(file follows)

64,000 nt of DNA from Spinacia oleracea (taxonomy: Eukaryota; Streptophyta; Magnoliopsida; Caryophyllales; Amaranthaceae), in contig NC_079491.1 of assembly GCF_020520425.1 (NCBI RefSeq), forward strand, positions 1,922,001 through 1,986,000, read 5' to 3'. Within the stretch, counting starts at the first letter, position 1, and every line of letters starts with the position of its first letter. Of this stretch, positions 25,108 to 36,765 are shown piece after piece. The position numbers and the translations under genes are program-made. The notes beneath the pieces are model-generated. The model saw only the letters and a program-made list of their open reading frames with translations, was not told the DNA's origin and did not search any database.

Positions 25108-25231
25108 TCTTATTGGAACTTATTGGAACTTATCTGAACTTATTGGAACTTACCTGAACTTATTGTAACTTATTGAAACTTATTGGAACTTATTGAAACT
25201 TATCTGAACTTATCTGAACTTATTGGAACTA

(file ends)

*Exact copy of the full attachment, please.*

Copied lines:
64,000 nt of DNA from Spinacia oleracea (taxonomy: Eukaryota; Streptophyta; Magnoliopsida; Caryophyllales; Amaranthaceae), in contig NC_079491.1 of assembly GCF_020520425.1 (NCBI RefSeq), forward strand, positions 1,922,001 through 1,986,000, read 5' to 3'. Within the stretch, counting starts at the first letter, position 1, and every line of letters starts with the position of its first letter. Of this stretch, positions 25,108 to 36,765 are shown piece after piece. The position numbers and the translations under genes are program-made. The notes beneath the pieces are model-generated. The model saw only the letters and a program-made list of their open reading frames with translations, was not told the DNA's origin and did not search any database.

Positions 25108-25231
25108 TCTTATTGGAACTTATTGGAACTTATCTGAACTTATTGGAACTTACCTGAACTTATTGTAACTTATTGAAACTTATTGGAACTTATTGAAACT
25201 TATCTGAACTTATCTGAACTTATTGGAACTA